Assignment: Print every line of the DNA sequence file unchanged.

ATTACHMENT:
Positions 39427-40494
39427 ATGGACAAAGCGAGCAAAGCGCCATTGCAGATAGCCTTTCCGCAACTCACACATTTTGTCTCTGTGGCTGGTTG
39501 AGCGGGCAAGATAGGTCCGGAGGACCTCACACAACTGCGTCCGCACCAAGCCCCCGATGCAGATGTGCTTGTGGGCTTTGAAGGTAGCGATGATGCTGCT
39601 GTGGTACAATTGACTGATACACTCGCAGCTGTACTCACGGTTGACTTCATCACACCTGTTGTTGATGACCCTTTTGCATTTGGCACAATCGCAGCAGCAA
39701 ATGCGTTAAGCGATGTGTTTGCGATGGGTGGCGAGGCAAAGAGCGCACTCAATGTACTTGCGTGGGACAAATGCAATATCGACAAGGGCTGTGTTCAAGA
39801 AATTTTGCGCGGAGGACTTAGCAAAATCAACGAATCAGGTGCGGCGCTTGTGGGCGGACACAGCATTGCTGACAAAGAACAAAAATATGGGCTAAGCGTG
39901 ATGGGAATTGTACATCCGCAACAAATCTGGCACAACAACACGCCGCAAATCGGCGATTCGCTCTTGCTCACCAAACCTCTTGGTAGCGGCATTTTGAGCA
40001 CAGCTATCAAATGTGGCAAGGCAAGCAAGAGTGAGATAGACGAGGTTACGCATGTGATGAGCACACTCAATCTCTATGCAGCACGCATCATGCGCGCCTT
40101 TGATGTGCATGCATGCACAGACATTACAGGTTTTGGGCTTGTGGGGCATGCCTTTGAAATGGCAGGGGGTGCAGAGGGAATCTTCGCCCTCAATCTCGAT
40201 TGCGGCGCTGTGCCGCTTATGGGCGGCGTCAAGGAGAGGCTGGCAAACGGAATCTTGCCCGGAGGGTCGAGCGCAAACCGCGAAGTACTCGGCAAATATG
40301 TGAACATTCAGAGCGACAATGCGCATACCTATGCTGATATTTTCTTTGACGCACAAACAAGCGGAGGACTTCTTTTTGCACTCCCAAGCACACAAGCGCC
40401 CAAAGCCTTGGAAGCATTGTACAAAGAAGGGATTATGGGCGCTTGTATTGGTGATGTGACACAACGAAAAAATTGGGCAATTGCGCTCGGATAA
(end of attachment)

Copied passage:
Positions 39427-40494
39427 ATGGACAAAGCGAGCAAAGCGCCATTGCAGATAGCCTTTCCGCAACTCACACATTTTGTCTCTGTGGCTGGTTG
39501 AGCGGGCAAGATAGGTCCGGAGGACCTCACACAACTGCGTCCGCACCAAGCCCCCGATGCAGATGTGCTTGTGGGCTTTGAAGGTAGCGATGATGCTGCT
39601 GTGGTACAATTGACTGATACACTCGCAGCTGTACTCACGGTTGACTTCATCACACCTGTTGTTGATGACCCTTTTGCATTTGGCACAATCGCAGCAGCAA
39701 ATGCGTTAAGCGATGTGTTTGCGATGGGTGGCGAGGCAAAGAGCGCACTCAATGTACTTGCGTGGGACAAATGCAATATCGACAAGGGCTGTGTTCAAGA
39801 AATTTTGCGCGGAGGACTTAGCAAAATCAACGAATCAGGTGCGGCGCTTGTGGGCGGACACAGCATTGCTGACAAAGAACAAAAATATGGGCTAAGCGTG
39901 ATGGGAATTGTACATCCGCAACAAATCTGGCACAACAACACGCCGCAAATCGGCGATTCGCTCTTGCTCACCAAACCTCTTGGTAGCGGCATTTTGAGCA
40001 CAGCTATCAAATGTGGCAAGGCAAGCAAGAGTGAGATAGACGAGGTTACGCATGTGATGAGCACACTCAATCTCTATGCAGCACGCATCATGCGCGCCTT
40101 TGATGTGCATGCATGCACAGACATTACAGGTTTTGGGCTTGTGGGGCATGCCTTTGAAATGGCAGGGGGTGCAGAGGGAATCTTCGCCCTCAATCTCGAT
40201 TGCGGCGCTGTGCCGCTTATGGGCGGCGTCAAGGAGAGGCTGGCAAACGGAATCTTGCCCGGAGGGTCGAGCGCAAACCGCGAAGTACTCGGCAAATATG
40301 TGAACATTCAGAGCGACAATGCGCATACCTATGCTGATATTTTCTTTGACGCACAAACAAGCGGAGGACTTCTTTTTGCACTCCCAAGCACACAAGCGCC
40401 CAAAGCCTTGGAAGCATTGTACAAAGAAGGGATTATGGGCGCTTGTATTGGTGATGTGACACAACGAAAAAATTGGGCAATTGCGCTCGGATAA